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Saving time and bandwidth by creating a DVD image from CD ISO files

A little while back I did something stupid and deleted a lot of files from a hard drive array, including a few hundred Linux and BSD CD and DVD ISO images. I had a large number of these archived to disc and have been able to re-download most of the other stuff I need easily enough, but there’s always the challenge to download the replacements as quickly as possible and using as little bandwidth as possible (bandwidth is still pretty expensive here in New Zealand).

In the case of a distribution like CentOS, each release comes on a number of CDs or alternatively a single DVD. The contents of each are fairly similar, and there are a number of mirrors around the world which support downloading using rsync, as well as the more standard ftp and http methods.

Update November 5th 2008: Thanks to this forum thread which mentions this post, I have found out that you can download the mkdvdiso.shscript at http://isoredirect.centos.org/centos/build/ to create a DVD from the CD images. I have not tried this myself but presumably the DVD ISO image that is generated matches the md5 checksum. I will try this out in the next few days and update again.

Update ends; original post resumes…

It suddenly struck me one day that I should be able to simply concatenate the contents of the CDs into one great big file, and then rsync it against an rsync server. It will contain a fair amount of start and end stuff not on the DVD, but assuming the contents are in a relatively similar order on the discs then the amount needed to download to make the DVD image correct should be less than having to download the whole thing.

I already had the CD ISO images but not the DVD one. If it didn’t work, the worst case would be downloading the entire thing. I expected to maybe save a few hundred megabytes, or something along those lines, and was impressed to discover that, at least with the x86_64 version of CentOS 5.0 that I only had to download 131MB to make the image valid.

This is how I did it…

First of all, here’s the list of CD ISO images:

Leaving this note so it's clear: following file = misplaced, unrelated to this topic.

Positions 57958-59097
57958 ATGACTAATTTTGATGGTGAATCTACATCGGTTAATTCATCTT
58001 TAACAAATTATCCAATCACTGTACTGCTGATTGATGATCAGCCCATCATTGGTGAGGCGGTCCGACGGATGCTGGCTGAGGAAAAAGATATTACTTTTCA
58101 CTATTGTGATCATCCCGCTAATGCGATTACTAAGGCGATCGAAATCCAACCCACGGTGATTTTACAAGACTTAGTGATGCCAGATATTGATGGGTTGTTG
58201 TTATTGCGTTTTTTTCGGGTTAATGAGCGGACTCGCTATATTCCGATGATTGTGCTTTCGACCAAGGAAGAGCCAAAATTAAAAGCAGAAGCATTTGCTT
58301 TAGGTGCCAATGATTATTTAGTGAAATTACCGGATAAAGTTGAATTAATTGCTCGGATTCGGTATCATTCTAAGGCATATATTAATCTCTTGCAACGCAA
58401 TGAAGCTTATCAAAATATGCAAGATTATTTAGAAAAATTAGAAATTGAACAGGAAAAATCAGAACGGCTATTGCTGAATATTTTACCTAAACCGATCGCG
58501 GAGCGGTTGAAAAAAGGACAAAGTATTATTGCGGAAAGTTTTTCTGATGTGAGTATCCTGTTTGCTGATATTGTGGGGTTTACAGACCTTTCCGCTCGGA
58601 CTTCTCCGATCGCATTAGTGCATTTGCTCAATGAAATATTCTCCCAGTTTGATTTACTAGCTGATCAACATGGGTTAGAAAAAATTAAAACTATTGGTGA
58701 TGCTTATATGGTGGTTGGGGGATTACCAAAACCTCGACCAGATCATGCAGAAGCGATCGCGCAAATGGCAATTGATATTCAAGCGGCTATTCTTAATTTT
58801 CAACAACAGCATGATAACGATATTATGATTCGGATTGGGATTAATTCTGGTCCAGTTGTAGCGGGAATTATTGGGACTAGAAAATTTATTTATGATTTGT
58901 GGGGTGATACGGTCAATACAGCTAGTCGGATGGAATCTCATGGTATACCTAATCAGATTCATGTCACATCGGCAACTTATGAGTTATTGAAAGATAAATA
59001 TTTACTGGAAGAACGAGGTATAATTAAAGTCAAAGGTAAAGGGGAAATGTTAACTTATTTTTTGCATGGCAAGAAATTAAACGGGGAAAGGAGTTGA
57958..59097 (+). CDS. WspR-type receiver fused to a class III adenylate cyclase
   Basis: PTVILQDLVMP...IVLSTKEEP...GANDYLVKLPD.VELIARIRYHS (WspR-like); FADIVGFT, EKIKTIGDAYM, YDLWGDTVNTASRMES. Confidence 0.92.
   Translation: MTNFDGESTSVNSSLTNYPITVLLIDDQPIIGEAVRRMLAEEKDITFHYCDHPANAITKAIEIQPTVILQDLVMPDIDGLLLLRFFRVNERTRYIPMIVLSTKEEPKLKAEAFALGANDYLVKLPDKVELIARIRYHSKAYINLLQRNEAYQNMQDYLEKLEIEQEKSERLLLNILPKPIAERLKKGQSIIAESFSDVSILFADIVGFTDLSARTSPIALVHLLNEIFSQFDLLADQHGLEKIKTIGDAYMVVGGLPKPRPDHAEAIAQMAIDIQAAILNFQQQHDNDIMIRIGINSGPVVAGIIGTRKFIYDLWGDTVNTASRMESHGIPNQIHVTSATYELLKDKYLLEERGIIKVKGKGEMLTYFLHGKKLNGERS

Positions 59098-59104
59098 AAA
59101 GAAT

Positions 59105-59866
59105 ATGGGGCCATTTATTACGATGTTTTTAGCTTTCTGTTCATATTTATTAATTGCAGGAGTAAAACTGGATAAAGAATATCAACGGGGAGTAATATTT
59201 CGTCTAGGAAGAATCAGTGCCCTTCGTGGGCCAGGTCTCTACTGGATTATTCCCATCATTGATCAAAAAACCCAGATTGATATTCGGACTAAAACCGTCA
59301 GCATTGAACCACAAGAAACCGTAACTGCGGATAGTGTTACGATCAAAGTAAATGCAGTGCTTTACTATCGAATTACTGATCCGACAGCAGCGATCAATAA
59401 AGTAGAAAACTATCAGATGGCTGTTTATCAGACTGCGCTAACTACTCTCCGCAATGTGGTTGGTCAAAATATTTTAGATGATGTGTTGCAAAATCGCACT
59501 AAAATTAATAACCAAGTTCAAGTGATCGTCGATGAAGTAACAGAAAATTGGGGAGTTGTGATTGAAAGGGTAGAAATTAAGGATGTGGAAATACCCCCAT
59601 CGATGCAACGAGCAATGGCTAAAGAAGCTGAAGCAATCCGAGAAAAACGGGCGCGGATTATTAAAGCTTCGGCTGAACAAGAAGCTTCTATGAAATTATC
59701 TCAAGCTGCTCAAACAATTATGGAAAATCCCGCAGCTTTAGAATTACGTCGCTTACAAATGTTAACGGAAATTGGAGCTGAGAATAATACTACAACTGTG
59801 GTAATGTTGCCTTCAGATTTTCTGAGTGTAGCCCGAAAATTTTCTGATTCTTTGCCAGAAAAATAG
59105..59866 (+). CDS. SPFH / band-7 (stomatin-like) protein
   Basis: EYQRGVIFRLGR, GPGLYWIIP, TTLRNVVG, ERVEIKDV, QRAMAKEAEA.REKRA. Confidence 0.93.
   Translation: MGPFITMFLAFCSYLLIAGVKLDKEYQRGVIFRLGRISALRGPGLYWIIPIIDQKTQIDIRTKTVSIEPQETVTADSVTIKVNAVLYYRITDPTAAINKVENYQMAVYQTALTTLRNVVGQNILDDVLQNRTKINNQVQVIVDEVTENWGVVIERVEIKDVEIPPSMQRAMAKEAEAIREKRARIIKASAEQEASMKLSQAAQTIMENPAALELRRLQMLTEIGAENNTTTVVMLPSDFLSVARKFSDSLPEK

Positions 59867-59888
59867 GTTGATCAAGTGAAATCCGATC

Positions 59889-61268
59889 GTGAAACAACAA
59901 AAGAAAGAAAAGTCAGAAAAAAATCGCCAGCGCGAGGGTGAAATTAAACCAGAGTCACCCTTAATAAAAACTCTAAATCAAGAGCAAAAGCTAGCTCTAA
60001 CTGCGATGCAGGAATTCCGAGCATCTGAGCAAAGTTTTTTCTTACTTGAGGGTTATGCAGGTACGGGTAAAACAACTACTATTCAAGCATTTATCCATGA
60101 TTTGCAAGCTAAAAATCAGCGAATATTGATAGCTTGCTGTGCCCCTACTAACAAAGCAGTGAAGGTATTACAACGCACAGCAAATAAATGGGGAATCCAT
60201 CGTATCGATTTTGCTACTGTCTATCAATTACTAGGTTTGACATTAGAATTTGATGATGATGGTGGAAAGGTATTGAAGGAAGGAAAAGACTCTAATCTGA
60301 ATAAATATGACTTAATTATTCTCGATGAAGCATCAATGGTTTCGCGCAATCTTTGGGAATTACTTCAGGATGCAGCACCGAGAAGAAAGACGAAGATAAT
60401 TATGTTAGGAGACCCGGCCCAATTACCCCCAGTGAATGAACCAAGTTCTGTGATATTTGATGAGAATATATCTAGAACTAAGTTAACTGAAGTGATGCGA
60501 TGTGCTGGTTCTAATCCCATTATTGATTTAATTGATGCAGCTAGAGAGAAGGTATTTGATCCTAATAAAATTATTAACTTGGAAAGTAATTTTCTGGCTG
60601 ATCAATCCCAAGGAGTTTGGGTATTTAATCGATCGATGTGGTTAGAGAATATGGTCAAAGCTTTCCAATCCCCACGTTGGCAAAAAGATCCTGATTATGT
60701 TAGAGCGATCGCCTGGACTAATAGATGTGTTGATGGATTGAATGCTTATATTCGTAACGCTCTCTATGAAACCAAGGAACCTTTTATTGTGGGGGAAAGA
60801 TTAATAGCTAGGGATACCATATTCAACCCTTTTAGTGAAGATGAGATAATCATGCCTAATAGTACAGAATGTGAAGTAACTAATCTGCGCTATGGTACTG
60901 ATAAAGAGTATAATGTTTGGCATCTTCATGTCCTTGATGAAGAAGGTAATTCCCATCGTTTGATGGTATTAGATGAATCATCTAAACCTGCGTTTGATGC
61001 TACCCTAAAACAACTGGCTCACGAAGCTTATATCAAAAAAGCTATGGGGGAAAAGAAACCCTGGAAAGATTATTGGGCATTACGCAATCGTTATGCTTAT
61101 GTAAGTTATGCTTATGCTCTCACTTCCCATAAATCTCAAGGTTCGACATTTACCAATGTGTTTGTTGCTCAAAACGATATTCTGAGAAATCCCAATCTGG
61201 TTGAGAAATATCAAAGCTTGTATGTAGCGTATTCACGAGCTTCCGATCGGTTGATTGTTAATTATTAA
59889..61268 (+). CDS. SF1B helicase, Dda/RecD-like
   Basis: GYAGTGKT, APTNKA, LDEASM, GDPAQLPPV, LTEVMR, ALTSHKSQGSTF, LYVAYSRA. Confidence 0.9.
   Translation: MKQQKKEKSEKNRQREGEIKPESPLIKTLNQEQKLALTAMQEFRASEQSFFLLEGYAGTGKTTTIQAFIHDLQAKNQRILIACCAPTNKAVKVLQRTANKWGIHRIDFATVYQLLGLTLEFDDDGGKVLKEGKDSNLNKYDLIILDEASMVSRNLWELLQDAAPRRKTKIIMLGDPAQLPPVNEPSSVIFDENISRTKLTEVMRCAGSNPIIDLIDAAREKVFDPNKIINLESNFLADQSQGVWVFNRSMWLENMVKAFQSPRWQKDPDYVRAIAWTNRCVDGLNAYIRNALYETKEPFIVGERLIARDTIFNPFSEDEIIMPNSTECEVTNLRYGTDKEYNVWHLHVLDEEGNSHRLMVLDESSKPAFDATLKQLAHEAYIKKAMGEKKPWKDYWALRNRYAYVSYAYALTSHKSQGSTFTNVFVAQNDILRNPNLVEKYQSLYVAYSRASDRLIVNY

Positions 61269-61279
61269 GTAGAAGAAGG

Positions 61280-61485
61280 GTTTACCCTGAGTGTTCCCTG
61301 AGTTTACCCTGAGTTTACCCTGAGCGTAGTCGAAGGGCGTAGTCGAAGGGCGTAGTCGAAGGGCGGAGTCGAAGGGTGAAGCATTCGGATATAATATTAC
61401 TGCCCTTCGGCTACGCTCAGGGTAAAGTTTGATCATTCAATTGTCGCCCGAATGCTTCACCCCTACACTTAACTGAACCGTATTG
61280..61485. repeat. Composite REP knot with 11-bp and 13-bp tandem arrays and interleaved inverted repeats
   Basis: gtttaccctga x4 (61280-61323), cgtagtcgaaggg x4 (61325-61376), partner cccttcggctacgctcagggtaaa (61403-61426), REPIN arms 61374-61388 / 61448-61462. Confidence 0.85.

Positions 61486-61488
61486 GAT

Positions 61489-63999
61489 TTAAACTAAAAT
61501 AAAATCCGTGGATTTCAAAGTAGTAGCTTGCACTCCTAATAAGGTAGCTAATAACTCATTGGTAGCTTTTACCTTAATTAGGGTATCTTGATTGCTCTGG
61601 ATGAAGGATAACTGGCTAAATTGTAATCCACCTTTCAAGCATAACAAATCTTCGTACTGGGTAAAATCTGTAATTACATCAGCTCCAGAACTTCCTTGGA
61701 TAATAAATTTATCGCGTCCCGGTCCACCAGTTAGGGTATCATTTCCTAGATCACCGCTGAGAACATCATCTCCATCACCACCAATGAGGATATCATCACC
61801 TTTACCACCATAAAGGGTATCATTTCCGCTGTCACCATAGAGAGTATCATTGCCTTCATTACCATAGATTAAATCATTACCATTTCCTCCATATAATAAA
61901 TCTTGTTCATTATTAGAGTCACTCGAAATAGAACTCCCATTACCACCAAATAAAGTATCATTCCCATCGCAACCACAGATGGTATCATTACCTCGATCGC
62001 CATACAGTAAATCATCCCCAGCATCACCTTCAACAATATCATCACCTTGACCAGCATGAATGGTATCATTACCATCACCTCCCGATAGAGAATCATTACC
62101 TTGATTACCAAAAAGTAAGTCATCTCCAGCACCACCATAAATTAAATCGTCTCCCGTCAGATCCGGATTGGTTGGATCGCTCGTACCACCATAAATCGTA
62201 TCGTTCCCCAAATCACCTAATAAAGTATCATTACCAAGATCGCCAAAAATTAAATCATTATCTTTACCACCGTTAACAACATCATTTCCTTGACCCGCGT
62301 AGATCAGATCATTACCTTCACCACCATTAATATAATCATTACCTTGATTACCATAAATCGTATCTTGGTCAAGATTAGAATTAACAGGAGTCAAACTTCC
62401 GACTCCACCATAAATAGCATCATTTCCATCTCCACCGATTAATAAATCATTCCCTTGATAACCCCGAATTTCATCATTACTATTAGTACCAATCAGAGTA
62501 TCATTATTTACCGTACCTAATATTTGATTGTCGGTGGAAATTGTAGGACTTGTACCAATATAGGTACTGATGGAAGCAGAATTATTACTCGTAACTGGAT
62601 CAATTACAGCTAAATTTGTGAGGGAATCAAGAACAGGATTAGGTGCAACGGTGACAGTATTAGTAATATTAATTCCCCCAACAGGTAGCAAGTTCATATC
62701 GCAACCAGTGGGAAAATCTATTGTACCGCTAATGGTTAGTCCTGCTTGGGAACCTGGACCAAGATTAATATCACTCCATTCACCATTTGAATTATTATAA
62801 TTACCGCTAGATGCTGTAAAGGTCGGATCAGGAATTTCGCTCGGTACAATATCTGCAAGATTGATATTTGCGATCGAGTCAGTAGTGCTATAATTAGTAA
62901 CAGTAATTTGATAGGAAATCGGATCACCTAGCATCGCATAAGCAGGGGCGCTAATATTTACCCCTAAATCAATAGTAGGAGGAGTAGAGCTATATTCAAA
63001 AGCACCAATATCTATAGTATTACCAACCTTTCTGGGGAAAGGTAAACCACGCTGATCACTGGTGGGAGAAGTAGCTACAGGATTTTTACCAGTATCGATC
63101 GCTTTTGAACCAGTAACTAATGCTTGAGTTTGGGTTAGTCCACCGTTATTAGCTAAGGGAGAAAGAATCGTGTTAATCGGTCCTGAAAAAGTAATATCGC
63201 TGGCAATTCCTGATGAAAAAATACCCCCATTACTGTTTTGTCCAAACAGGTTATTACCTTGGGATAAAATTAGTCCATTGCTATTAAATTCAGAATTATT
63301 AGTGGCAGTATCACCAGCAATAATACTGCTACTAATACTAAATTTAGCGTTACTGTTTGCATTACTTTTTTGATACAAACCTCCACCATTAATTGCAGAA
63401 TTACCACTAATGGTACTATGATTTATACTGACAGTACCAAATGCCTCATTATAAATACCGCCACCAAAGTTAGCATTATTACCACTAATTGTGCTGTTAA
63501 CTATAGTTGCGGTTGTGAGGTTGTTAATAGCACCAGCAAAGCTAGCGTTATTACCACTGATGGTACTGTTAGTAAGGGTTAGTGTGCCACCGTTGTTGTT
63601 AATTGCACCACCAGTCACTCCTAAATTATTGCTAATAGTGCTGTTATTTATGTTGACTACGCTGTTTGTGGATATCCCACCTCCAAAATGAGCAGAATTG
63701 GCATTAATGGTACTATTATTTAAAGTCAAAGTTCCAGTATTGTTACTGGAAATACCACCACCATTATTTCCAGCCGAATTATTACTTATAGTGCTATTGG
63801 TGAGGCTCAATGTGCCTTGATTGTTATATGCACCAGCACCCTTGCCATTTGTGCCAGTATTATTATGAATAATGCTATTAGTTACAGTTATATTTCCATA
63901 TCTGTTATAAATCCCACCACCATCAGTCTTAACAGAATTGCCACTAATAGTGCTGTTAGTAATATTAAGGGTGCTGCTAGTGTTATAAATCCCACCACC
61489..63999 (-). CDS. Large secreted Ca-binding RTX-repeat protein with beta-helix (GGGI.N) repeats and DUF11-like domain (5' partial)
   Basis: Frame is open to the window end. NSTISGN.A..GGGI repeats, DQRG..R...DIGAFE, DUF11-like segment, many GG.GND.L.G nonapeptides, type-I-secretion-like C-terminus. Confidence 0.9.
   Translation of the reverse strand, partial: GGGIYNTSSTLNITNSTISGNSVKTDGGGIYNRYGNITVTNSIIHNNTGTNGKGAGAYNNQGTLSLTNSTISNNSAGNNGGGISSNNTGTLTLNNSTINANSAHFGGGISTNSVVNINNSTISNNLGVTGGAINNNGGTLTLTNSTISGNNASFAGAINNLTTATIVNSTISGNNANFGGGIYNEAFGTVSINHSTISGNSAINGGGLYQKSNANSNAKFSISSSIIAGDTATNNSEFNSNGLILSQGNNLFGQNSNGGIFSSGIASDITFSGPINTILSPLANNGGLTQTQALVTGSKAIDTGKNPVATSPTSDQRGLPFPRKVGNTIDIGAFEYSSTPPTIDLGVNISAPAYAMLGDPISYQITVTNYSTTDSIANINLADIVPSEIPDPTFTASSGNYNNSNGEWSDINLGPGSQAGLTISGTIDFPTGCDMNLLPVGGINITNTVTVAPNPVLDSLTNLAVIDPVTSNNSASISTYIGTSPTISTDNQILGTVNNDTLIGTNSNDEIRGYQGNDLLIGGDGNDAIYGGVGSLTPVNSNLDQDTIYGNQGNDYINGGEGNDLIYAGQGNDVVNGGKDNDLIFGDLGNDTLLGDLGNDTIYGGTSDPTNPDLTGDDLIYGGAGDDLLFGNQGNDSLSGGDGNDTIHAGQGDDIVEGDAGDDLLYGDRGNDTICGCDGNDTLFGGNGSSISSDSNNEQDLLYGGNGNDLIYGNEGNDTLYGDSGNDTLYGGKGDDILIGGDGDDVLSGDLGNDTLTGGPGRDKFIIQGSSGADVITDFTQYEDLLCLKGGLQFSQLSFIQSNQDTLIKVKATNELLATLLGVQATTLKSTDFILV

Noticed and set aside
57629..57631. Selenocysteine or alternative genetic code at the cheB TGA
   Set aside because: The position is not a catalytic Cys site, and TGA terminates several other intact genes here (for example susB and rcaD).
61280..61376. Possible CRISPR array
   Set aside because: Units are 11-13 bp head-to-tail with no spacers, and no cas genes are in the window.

$ ls -1
-rw-r--r--  1 1000 users 655493120 Jan 18 12:27 CentOS-5.0-x86_64-bin-1of7.iso
-rw-r--r--  1 root root  665100288 Apr 11  2007 CentOS-5.0-x86_64-bin-2of7.iso
-rw-r--r--  1 root root  666744832 Apr 11  2007 CentOS-5.0-x86_64-bin-3of7.iso
-rw-r--r--  1 root root  617988096 Apr 11  2007 CentOS-5.0-x86_64-bin-4of7.iso
-rw-r--r--  1 root root  645744640 Apr 11  2007 CentOS-5.0-x86_64-bin-5of7.iso
-rw-r--r--  1 root root  664485888 Apr 11  2007 CentOS-5.0-x86_64-bin-6of7.iso
-rw-r--r--  1 root root  374009856 Apr 11  2007 CentOS-5.0-x86_64-bin-7of7.iso

Now I concatenate them together into a file named after the DVD version:

$ for filename in `ls -1 *.iso`; do cat $filename >> CentOS-5.0-x86_64-bin-DVD.iso; done;

Then rsync against a CentOS rsync mirror which also allows direct DVD downloads:

$ rsync -az --progress --stats rsync://ftp.jaist.ac.jp/pub/Linux/CentOS/5.0/isos-dvd/CentOS-5.0-x86_64-bin-DVD.iso .

And here’s the output from the above command:

receiving file list ...
1 file to consider
  4287268864 100%    3.40MB/s    0:20:01  (1, 100.0% of 1)
Number of files: 1
Number of files transferred: 1
Total file size: 4287268864 bytes
Total transferred file size: 4287268864 bytes
Literal data: 137032352 bytes
Matched data: 4150236512 bytes
File list size: 94
Total bytes sent: 524156
Total bytes received: 137091839
sent 524156 bytes  received 137091839 bytes  91348.15 bytes/sec
total size is 4287268864  speedup is 31.15

So it only took 20 minutes to download and only required 131MB of actual data downloaded to correct the image to the valid DVD image. I’ve bolded the part above which shows the actual data transferred.

Now I checksummed it against the md5sum, just to double check, first by creating the md5 checksum file:

$ echo "246f5740f70abd020048d87becf8af24  CentOS-5.0-x86_64-bin-DVD.iso" > CentOS-5.0-x86_64-bin-DVD.iso.md5

and then running the checksum:

$ md5sum -c CentOS-5.0-x86_64-bin-DVD.iso.md5
 CentOS-5.0-x86_64-bin-DVD.iso: OK

Excellent, it’s perfectly valid. The great thing about using this method is that when a new release comes out, I only need to get the CDs and can then make a DVD image from them, finally rsyncing the DVD against a rsync server to fix the image.